Mauna Kea's Master Plan Pits Conservation Against Development - Hawaii News Now - KGMB and KHNL

Mauna Kea's Master Plan Pits Conservation Against Development

By Paul Drewes

BIG ISLAND (KHNL) - Hawaii Island's Mauna Kea is known as the world's best spot for outer space observation, but some groups are concerned astronomers views are clouded when it comes to conservation of this important mountain.

As astronomers look to the stars from Mauna Kea, they also look to their future. Rolf-Peter Kudritz of the Institute for Astronomy says, "We talk about the next generation telescope which will be the largest in the world. A larger telescope means you will be able to see fainter objects and you can see better details."

But native Hawaiians and other groups are keeping their eyes on the ground below these multi-million dollar telescopes, on land that has been fought over for years- leading some to say "No more development." "What's occurred has already caused destruction but the big issue is further development and what people are saying is enough is enough."

The University of Hawaii has a master plan to manage the mountain, but it is not a state approved management plan, which would take into consideration water, animal and plant preservation, and the protection of sacred Hawaiian sites- issues that could prove costly for this billion dollar business, because this land is leased for much less. Kudritz says, "Astronomy needs to pay for proper funding for conservation of the mountain and they can't do it on a dollar a year."

Observatories compensate UH by granting Hawaii astronomers free time on their telescopes. But the decades of growth on the mountain came to an end when a Hawaii Island judge recently stopped expansion plans of the Keck telescope. "The actual resource that needs to be protected is the whole summit and they can't do piece meal develop there."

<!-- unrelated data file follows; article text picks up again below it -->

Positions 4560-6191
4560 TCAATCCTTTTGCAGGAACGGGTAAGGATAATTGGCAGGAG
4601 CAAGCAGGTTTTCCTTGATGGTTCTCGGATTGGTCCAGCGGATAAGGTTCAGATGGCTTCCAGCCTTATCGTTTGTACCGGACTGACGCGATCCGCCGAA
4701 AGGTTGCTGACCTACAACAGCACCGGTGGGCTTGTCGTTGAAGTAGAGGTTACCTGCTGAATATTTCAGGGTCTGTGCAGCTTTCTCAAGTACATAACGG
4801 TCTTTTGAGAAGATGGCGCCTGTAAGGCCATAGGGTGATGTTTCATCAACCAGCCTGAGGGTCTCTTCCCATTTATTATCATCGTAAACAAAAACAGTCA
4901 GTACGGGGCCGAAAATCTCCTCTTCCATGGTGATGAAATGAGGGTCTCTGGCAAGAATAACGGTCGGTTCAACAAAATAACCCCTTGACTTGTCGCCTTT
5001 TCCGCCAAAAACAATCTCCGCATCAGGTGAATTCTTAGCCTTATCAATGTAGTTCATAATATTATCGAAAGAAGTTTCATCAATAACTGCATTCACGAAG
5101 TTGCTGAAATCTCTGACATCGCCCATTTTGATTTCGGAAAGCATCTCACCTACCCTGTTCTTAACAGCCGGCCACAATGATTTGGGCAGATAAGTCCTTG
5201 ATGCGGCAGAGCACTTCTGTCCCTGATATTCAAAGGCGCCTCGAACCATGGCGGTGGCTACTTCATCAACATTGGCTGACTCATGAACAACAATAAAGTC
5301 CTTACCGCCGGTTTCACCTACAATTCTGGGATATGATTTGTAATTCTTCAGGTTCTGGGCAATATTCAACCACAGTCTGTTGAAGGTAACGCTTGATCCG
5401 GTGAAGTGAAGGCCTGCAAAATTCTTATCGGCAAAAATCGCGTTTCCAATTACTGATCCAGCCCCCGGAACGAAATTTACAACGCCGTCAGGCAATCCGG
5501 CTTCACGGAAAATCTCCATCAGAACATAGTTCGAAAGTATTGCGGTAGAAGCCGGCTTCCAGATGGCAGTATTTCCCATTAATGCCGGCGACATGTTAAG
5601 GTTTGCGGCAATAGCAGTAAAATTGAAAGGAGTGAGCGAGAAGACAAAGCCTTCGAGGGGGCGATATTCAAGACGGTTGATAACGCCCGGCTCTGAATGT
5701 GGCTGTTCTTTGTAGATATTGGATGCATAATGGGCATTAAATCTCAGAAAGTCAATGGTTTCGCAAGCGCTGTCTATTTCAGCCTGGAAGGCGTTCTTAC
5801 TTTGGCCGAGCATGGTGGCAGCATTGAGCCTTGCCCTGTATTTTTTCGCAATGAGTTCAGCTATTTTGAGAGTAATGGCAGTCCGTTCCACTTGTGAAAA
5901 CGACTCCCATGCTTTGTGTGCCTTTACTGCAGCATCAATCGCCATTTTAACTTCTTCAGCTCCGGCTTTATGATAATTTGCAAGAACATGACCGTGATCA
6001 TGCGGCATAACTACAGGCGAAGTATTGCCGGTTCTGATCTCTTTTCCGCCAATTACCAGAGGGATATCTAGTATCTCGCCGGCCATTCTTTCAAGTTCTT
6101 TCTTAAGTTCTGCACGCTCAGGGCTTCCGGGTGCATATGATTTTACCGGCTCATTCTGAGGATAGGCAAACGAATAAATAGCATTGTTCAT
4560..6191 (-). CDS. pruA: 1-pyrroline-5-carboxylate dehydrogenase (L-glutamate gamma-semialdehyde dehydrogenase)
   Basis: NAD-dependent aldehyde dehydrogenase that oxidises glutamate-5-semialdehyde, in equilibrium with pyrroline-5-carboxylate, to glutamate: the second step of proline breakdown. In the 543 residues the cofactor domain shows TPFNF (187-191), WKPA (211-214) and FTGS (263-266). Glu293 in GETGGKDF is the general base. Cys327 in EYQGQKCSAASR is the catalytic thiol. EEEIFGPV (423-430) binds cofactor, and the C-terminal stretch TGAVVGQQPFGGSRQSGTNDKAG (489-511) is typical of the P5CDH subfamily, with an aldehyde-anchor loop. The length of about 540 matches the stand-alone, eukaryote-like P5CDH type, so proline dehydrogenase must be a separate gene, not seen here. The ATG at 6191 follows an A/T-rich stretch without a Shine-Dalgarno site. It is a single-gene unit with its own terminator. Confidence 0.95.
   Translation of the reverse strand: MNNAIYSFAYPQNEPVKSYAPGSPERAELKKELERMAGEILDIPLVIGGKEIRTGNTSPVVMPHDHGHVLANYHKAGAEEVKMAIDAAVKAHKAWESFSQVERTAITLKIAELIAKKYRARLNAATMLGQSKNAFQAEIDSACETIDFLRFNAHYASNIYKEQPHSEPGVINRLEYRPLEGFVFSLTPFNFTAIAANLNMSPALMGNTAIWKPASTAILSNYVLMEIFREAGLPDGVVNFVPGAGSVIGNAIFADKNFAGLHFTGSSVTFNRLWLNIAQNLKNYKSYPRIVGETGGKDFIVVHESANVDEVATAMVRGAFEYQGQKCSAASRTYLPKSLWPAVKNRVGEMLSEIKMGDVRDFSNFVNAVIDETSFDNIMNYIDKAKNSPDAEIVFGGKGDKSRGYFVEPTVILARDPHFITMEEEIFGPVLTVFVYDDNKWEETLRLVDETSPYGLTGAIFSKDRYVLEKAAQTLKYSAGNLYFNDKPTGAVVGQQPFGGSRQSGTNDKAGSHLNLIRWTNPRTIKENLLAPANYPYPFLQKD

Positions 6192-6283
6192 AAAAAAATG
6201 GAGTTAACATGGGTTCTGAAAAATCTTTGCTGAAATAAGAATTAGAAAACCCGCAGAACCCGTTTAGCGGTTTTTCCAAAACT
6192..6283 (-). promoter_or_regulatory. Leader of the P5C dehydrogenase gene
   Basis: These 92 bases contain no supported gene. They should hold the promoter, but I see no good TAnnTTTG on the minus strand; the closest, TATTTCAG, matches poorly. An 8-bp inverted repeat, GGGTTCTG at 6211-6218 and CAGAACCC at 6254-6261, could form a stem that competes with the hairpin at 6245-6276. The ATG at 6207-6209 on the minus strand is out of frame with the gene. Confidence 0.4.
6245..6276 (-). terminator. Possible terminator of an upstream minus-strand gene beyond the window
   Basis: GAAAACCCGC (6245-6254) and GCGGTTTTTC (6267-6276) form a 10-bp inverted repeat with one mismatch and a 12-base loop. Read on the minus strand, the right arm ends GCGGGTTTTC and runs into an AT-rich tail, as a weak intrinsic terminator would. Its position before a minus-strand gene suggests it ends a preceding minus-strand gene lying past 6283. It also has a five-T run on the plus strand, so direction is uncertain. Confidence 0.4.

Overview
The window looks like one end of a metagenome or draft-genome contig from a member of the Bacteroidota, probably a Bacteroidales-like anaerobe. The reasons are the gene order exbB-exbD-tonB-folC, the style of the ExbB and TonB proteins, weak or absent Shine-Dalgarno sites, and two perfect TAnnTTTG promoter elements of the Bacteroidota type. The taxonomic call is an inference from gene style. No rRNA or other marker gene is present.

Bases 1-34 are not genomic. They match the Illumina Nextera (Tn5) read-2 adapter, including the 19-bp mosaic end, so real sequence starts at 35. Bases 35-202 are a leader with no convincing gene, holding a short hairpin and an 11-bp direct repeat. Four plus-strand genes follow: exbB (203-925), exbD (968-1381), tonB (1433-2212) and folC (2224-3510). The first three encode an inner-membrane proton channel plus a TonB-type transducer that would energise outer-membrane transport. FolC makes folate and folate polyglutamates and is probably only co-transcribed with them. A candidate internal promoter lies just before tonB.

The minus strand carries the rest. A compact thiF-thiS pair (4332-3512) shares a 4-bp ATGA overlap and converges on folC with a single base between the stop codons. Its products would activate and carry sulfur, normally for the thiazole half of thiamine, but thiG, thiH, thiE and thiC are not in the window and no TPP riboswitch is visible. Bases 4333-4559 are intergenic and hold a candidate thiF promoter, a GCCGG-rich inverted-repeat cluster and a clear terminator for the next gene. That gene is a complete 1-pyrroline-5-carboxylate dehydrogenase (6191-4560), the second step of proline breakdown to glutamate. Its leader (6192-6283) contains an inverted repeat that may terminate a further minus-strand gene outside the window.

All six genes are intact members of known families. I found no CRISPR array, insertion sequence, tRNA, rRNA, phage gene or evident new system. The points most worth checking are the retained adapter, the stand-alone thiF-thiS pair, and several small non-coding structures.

But even groups opposed to future development now, say the future of Mauna Kea could change, if conservation catches up to the construction growth of the past 30 years.

We talk about the next generation telescope which will be the largest in the world. A larger telescope means you will be able to see fainter objects and you can see better details."

But native Hawaiians and other groups are keeping their eyes on the ground below these multi-million dollar telescopes, on land that has been fought over for years- leading some to say "No more development." "What's occurred has already caused destruction but the big issue is further development and what people are saying is enough is enough."

The University of Hawaii has a master plan to manage the mountain, but it is not a state approved management plan, which would take into consideration water, animal and plant preservation, and the protection of sacred Hawaiian sites- issues that could prove costly for this billion dollar business, because this land is leased for much less. Kudritz says, "Astronomy needs to pay for proper funding for conservation of the mountain and they can't do it on a dollar a year."

Observatories compensate UH by granting Hawaii astronomers free time on their telescopes. But the decades of growth on the mountain came to an end when a Hawaii Island judge recently stopped expansion plans of the Keck telescope. "The actual resource that needs to be protected is the whole summit and they can't do piece meal develop there."

But even groups opposed to future development now, say the future of Mauna Kea could change, if conservation catches up to the construction growth of the past 30 years.

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